don’t mind the stinging misery or dazzling stupor, the lost innocence or the delicacy, the unbearable solitude or the overwhelming lightness, anything that’s fragile and brief, that’s slipping away as you’re looking at it, that’s a story. mine talk about utter freedom, the unsophisticated and truest kind. the one that blossoms in simpler souls, clear like spring water, or in dark spirits that run like madness. mine talk about kindred ones, and fearless love, times when there was no place for arrogant ambitions, and wanting less, meant feeling more.

(guen fiore)

my beloved van. passo gardena, italy, may 2016

someone once told me to
always live for the little things in life.
live for 5am sunrises and 5pm sunsets
where you’ll see colours in the sky
that don’t usually belong.
live for road trips and bike rides
with music in your ears
and the wind in your hair.
live for days when you’re surrounded
by your favorite people who make you realise
that the world is not
a cold, harsh place.
live for the little things because
they’ll make you realise that
this is what life is about,
this is what it means to be

Go out, go out I beg of you and taste the beauty of the wild. Behold the miracle of the earth with all the wonder of a child. 

-Edna Jaques

Eggs, bacon, and coffee have become our morning ritual.  A routine that includes relaxation, conversation, and many new ideas.  We treasure each morning like this, each over-burnt bacon strip, each kind-of-dirty plate, because breakfast was not always like this.  Breakfast was not in the thesaurus of life’s pleasantries, nor classified as the day’s most important meal.

A little over one year ago, my mornings habits of consumption involved a granola bar being stuffed into my bag as I stumbled out the door of my Brooklyn apartment.  As I walked, spare shoes would topple out and my phone would rhythmically buzz with alerts of new emails.  Exiting the building to the sidewalk, trucks and cars would speed by and their momentary presence would disperse the garbage smells up to my nose.  It was as though a giant hand would aggressively waft the aromas in my direction at steady intervals.  From door to street corner, the emails would persist, and my eyes would flicker from screen to surroundings in practiced staccatos, looking up just long enough to avoid obstacles as I walked at an almost-run.  The granola bar sat in my bag pocket.  Maybe I could eat it on the subway.  The G train platform generally smelled like pee, so that wasn’t always optimal.  If the car wasn’t too crowded, and if I had managed to not touch too many surfaces, it could sometimes could be gobbled then.  But more often than not, the train was packed sardine-style and the bar would remain uneaten and unloved.  At the connecting stop, I would awkwardly walk-run a half mile to the platform where my next magic pumpkin awaited.  Every manner of frazzled, annoyed, bag-laden, under-the-gun person congregated there.  A full-body cast did not deem you exempt from the violent shoving match that ensued each and every morning.  Push by push, the bar got slightly more squished as my hands were needed for the more pressing task of preventing my death-by-trampling.  After three more stops and two flights of stairs, I would sometimes chow down on my 11-block power walk to the office-building’s giant foyer.  Because that’s healthy, right?  At my peak, I was estimating about 1 email read every two blocks which did not always leave time for snacking.  It would have to wait until I reached my desk…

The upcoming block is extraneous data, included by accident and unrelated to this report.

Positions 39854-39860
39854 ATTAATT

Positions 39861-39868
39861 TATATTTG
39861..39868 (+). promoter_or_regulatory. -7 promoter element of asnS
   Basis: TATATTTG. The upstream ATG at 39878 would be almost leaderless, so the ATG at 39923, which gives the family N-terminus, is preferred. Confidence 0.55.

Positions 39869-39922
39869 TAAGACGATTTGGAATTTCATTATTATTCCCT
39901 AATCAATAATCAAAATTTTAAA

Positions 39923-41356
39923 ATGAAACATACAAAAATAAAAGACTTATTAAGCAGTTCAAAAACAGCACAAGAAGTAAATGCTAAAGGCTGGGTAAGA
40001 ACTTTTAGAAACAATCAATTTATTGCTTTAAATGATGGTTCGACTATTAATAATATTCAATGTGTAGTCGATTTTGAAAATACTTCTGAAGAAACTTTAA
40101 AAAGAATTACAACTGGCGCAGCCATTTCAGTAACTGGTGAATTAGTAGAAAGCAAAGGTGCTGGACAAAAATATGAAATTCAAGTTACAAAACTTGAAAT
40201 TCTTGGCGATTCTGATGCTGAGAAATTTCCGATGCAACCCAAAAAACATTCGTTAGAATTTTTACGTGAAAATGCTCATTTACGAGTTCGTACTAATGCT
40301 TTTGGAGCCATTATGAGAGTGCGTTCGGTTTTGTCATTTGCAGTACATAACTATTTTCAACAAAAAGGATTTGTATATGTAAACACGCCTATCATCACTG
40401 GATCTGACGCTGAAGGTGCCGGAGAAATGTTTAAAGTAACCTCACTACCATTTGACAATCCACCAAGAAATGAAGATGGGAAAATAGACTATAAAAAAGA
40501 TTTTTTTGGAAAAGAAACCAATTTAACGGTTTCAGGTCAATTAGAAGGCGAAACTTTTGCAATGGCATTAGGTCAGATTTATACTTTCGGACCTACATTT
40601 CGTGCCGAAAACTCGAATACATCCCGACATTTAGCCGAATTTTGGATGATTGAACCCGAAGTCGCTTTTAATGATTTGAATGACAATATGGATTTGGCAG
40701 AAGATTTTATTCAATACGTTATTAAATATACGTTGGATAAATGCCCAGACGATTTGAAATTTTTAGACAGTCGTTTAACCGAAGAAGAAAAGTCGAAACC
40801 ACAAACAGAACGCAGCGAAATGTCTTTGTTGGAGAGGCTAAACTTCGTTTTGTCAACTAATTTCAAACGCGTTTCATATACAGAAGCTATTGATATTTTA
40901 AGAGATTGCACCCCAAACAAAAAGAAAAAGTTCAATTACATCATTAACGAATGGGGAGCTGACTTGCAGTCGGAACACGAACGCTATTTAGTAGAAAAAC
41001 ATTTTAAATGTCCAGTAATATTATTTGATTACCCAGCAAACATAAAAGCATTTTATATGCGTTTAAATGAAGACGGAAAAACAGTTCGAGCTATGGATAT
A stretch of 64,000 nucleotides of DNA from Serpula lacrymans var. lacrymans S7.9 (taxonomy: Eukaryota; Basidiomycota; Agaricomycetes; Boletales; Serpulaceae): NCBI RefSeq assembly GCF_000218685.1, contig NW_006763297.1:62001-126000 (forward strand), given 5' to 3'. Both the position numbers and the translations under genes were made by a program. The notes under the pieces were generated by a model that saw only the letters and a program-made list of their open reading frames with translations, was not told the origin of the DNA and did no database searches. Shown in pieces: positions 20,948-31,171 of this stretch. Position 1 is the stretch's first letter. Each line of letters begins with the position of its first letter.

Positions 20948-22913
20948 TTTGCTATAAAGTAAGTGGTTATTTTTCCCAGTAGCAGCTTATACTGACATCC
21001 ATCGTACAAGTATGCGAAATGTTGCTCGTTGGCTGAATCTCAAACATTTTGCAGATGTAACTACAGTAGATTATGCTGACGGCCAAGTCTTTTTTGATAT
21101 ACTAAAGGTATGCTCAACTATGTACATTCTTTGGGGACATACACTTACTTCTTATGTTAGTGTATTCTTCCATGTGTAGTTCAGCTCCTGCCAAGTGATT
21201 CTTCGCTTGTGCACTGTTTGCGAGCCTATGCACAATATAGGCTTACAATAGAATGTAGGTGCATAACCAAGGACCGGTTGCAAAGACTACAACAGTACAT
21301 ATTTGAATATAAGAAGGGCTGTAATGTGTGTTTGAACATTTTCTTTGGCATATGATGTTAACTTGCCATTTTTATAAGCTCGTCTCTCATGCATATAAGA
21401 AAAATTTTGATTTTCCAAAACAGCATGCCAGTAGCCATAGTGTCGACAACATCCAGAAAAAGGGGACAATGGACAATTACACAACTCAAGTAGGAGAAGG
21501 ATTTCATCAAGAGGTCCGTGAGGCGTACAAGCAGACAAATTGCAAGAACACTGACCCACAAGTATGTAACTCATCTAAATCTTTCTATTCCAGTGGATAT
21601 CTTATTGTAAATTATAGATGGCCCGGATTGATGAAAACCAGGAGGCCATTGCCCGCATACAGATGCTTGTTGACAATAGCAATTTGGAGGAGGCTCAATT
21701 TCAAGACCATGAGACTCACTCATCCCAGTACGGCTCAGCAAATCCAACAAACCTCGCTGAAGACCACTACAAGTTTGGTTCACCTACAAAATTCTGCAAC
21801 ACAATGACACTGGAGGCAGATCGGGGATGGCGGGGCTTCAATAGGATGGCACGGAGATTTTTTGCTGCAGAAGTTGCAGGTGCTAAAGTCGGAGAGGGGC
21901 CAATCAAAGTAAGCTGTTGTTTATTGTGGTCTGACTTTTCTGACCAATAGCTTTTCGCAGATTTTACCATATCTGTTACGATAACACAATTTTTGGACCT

There comes a point in those hungry moments when your legs go weak, and your mind can’t stop formulating to-do lists and the email notifications are coming in faster than you can even delete them.  It’s a point where you’re perpetually late and the clouds of your brain clear for a second to think…there must be another way.  There must be a way to sit down with the person I love for just a few minutes in the morning and see how they’re doing and maybe, just maybe, hear that sizzle of bacon grease.  

It’s that moment of hunger - when you still have one mile, three stops, and 16 floors left until your day officially begins - that the mind starts to think new thoughts.  

I don’t have to do this.  I chose this and I can choose something else.

And that’s what happened. I chose something else. These tin plates of love-doused food would not have been cooked over a camp fire in the Sawtooth Mountains of Idaho by my boyfriend before a breathtaking hike in the middle of a 5-month road trip had I not decided a year ago that I no longer wanted granola bars and emails for breakfast.